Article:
The reason for county clustering is that it minimizes county cutting which violates the NC Constitution. Unlike in Texas, where single-member districts in large counties is considered to be a constitutional manner regulation, it is considered a violation of the NC Constitution. Nevertheless, if you draw a whole number of districts in Wake or Mecklenburg or other large counties you avoid an additional split of a district that crosses a county line.

The NC Supreme Court has also ruled that 2-member districts violate equal protection (this might be under the NC Constitution rather than the US Constitution) because it lets some voters vote for two representatives rather than just one, even if there twice as many of them. You might have previously been able to draw a group of counties that had a population equal to two representatives and elected them at large, this is no longer possible. Instead you are going to split one of the counties.

Generally more clusters means fewer county cuts. If you have a county cluster entitled to three representatives, and you can split it on county lines such that one cluster has two representatives, and the other one, and have eliminated a cut.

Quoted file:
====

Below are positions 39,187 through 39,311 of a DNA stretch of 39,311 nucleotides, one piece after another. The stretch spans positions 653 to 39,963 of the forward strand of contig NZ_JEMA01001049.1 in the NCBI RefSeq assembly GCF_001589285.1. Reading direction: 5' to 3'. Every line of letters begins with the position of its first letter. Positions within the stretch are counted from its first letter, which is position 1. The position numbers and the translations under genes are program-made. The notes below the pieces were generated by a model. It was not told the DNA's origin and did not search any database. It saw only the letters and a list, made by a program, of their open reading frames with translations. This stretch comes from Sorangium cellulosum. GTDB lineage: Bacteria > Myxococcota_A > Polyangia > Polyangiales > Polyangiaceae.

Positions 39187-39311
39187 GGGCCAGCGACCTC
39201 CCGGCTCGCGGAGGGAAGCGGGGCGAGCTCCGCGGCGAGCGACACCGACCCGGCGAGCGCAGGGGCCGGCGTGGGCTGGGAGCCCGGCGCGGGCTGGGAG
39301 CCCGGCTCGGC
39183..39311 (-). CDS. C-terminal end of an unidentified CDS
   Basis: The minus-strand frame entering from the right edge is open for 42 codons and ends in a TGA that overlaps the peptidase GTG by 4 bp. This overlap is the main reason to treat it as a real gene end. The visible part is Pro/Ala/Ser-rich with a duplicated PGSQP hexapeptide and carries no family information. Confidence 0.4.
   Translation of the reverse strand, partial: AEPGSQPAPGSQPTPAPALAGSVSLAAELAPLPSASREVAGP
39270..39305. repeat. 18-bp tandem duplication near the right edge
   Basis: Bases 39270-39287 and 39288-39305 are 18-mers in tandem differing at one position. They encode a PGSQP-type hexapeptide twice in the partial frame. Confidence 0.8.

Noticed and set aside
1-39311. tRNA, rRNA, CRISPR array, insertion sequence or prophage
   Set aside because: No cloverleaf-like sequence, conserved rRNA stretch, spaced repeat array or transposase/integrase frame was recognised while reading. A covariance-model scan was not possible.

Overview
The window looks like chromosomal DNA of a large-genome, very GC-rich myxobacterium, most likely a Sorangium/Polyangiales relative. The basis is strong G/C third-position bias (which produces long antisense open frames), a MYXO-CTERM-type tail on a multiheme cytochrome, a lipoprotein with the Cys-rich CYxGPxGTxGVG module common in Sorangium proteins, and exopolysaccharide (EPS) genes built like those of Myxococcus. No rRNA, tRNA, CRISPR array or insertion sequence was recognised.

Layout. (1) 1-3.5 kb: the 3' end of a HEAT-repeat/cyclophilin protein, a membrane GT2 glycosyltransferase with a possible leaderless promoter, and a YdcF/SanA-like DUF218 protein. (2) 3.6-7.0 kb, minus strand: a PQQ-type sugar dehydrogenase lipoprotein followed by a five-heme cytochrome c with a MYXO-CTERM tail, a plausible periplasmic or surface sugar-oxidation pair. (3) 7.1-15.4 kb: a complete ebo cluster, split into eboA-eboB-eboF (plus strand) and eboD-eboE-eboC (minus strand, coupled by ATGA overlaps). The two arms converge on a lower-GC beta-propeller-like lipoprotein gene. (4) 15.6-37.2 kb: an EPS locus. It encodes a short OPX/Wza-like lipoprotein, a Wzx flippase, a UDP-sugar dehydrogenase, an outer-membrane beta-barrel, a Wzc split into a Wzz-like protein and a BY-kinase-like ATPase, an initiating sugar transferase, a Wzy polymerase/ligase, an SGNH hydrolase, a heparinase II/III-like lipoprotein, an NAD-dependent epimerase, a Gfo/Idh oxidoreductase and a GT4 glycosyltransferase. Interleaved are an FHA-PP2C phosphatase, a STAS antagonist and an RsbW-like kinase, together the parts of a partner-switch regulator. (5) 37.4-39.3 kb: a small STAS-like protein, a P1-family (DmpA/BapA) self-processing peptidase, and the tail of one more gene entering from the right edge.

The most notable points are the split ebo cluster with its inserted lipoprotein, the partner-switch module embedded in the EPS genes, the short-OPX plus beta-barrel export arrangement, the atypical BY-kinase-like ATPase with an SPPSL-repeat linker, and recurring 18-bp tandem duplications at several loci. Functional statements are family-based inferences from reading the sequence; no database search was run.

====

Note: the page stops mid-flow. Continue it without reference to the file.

If clusters have fewer counties, this will tend to produce more of them. There is a belief in North Carolina that you should draw the one county clusters first, then the two-county clusters, and so on. This might not produce the minimum number of clusters, but will generally do a fairly good job.

However it may force fewer clusters and greater deviation. Whenever you set off one cluster you must also ensure that any remaining contiguous groups of counties can be apportioned a whole number of representatives.

This may increase the deviation and require more county cuts. Imagine that you apportion five representatives to an area entitled to 4.85 representatives. This creates an unreasonable -3.0% deviation. But it also forces the 0.15 representatives to be placed in other districts. And what if that area is entitled to 3.15 representatives. Each district must have a population of exactly 1.0500000 quotas. You may be forcing another cut. If the area was entitled to 3.08 representatives you might have been able to divide it on a county line.

This happened in North Carolina in the mid-2010 redistricting. If you look at the area south of Raleigh you will find such districts where little nibbles of counties were bitten off to get exact populations just as offensive as when doing congressional redistricting.

If I were scoring a North Carolina clustering plan, I would score it based on implied county cuts and lowest standard deviation.